Chinese telecom giants ZTE have received the largest criminal penalty in US history in relation to an export control case - following its admission that it violated the terms and conditions of US export controls in selling goods to both Iran and North Korea. ZTE pleaded guilty to the charges and the organization will immediately pay $892m - while another $300m in penalties will be suspended for a period of seven years. Some of the charges against ZTE included obstructing justice for hiding information from government investigators. The settlement reached between ZTE and US authorities is subject to court approval.
It emerged at the court case that from January 2010 to March 2016, ZTE shipped $32m in US cellular network equipment to Iran - and in addition to this made 283 shipments of cell phones to North Korea, with the full knowledge of the highest levels of company management. It was also disclosed that the company 'conspired to evade the long-standing and widely known US embargo against Iran' and conducted business with entities affiliated with Tehran to supply, build, operate and implement large scale telecommunications networks in the country whilst using US equipment and software.
The conclusion represents the end of a lengthy 5-year investigation by the US government into ZTE's activity and actions. The investigation was conducted under Barack Obama's presidency - but the outcome presents an opportunity for Donald Trump to flex his aggressive rhetoric on trade policy which was a consistent theme he used under the category of 'national security' on his campaign trail.
US commerce secretary, Wilbur Ross, said any countries that breach their export control laws will suffer the consequences and will not go unpunished. He said: "We are putting the world on notice: the games are over. Those who flout our economic sanctions and export control laws will not go unpunished -they will suffer the harshest of consequences. Under President Trump's leadership, we will be aggressively enforcing strong trade policies with the dual purpose of protecting American national security and protecting American workers."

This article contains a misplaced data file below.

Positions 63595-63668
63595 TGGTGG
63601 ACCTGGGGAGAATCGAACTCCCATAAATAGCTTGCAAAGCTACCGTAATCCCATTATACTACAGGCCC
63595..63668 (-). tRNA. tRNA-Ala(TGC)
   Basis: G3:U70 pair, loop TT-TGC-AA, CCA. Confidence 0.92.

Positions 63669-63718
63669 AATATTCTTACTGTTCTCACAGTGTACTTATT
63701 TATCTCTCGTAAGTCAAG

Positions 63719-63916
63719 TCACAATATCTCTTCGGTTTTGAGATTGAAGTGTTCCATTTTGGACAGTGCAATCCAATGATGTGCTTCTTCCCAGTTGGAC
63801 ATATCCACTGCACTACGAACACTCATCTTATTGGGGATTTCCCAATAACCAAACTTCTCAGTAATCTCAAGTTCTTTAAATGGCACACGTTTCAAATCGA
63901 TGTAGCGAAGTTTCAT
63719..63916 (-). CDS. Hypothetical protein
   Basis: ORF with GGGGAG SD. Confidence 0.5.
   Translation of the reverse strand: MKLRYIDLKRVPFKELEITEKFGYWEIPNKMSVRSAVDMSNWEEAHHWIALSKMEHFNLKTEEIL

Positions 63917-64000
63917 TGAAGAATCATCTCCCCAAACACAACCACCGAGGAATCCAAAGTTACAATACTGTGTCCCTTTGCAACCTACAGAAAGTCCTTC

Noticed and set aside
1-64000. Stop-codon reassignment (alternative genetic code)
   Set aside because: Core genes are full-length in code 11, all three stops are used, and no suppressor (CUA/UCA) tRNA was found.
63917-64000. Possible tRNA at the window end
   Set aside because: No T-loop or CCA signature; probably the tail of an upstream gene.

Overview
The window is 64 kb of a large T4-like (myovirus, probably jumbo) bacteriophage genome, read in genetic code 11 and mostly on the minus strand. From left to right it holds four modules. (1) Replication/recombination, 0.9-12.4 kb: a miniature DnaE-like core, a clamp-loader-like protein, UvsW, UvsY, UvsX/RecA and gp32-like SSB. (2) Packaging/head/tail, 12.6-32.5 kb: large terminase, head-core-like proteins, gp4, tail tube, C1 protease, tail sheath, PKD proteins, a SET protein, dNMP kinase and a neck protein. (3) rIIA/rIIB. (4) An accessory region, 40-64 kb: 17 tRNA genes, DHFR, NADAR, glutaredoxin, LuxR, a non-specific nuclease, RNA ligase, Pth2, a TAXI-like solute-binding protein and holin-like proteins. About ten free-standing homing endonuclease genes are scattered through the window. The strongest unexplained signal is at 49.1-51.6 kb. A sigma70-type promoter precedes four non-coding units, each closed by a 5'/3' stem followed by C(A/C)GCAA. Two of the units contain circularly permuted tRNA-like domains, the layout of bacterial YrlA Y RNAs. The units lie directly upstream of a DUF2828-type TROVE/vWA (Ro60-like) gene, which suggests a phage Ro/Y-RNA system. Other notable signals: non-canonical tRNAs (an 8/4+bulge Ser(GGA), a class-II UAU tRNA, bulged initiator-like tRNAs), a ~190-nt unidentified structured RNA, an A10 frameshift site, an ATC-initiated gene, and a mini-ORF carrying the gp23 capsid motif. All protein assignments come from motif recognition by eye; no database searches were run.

ZTE issued a statement in relation to the settlement and acknowledged that it had made mistakes and was fully willing to take responsibility for their actions. Chairman and CEO of ZTE,
Dr. Zhao Xianming said: "ZTE acknowledges the mistakes it made, accepts responsibility for them, and remains committed to positive change in the company." He added that ZTE had made alterations to its personnel in order to eradicate the wrongdoings of a previous regime.
ZTE's CEO added: "Instituting new compliance focused features and making significant personnel changes has been a top priority for the company. We have learned many lessons from this experience and will continue on our path of becoming a model for export compliance and management excellence. We are committed to a new ZTE, compliant, healthy and trustworthy."
He concluded the statement by thanking customers, employees, stakeholders and partners for standing by them during this hugely difficult time for the organization. He said: "The agreements we reached will enable us to move forward in a stronger position than ever before. We are grateful to all our customers, partners, employees and stakeholders who have stood by us throughout this difficult time. With this agreement now behind us - we can confidently grow our business with suppliers, continue to provide innovate technology solutions to our partners, and execute our growth strategies as a new ZTE."